An Asperger’s life story

I’m working on Flash homework right now, so I don’t have as much time as I’d like to comment, but I came across a fascinating site yesterday.  It’s an autobiographical account by a 35-year-old woman with Asperger’s syndrome about her experiences as a young child, going to school, growing up, and looking for a place in the world:

My Asperger’s Syndrome Story

Like me, she grew up before anyone knew about Asperger’s, which in her case led to a lot of misunderstandings and hardships when her behavior just didn’t seem to make sense to those around her.  Some parts of her story are very sad, but I think she tells it very well.  There’s a lot in it to think about, as it relates to both children and adults with autism.

I’ve been wanting to describe a little more about my own experiences growing up (a process I’m not done with yet!).  Reading this account again makes me thankful for parents, teachers, and classmates who were willing to let me do my own thing or overlook my weirdness at times; I was spared a lot of unnecessary hardships because of the kindness of others.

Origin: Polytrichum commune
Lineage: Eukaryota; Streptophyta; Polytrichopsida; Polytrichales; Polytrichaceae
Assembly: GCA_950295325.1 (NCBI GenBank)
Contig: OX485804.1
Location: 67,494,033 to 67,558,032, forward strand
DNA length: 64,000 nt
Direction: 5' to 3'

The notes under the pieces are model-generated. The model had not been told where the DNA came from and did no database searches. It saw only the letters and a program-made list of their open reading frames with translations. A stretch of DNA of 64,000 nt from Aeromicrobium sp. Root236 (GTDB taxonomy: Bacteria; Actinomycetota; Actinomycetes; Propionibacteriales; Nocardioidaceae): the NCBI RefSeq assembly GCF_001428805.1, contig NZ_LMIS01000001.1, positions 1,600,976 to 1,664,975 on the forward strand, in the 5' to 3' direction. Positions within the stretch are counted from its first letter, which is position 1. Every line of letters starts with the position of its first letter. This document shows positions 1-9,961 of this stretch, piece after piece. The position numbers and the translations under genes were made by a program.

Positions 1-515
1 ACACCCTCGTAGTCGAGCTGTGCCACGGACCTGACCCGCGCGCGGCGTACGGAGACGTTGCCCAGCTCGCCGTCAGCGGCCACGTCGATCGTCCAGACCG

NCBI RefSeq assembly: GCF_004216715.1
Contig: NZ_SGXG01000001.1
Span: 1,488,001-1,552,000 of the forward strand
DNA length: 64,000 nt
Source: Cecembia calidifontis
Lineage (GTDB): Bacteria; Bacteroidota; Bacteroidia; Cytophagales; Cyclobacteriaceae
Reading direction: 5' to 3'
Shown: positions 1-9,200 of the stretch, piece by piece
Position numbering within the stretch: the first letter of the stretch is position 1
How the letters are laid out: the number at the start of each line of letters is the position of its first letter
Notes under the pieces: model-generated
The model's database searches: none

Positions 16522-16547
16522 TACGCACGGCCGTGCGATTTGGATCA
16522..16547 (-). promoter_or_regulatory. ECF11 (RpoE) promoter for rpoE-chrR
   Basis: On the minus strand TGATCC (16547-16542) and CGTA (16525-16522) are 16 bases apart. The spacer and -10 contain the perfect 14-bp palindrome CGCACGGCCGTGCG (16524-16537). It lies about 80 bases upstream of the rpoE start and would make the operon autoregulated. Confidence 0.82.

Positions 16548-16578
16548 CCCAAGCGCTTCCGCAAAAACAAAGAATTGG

I hope I can post more soon!

One comment

  1. My instructor Dr. Craig LeCroy at Arizona State University is editing a book on first person accounts of difficulties like the one you described. The purpose of the book is to give students—social workers, psychologists, psychiatrists and nurses—more firsthand information about the kinds of difficulties people experience. The book will be a supplement used as a textbook for students. I am interested in your first person account and would like to know if you’d be interested in having it published in the book (John Wiley publishing). Each account will be about 5-12 single spaced pages. If so, please contact me so I can have a permissions form completed. I can be reached at:

    Rich Hinton
    8725 N. Scenic Drive
    Tucson, AZ 85743
    RVHINTON@asu.edu

    Thanks,

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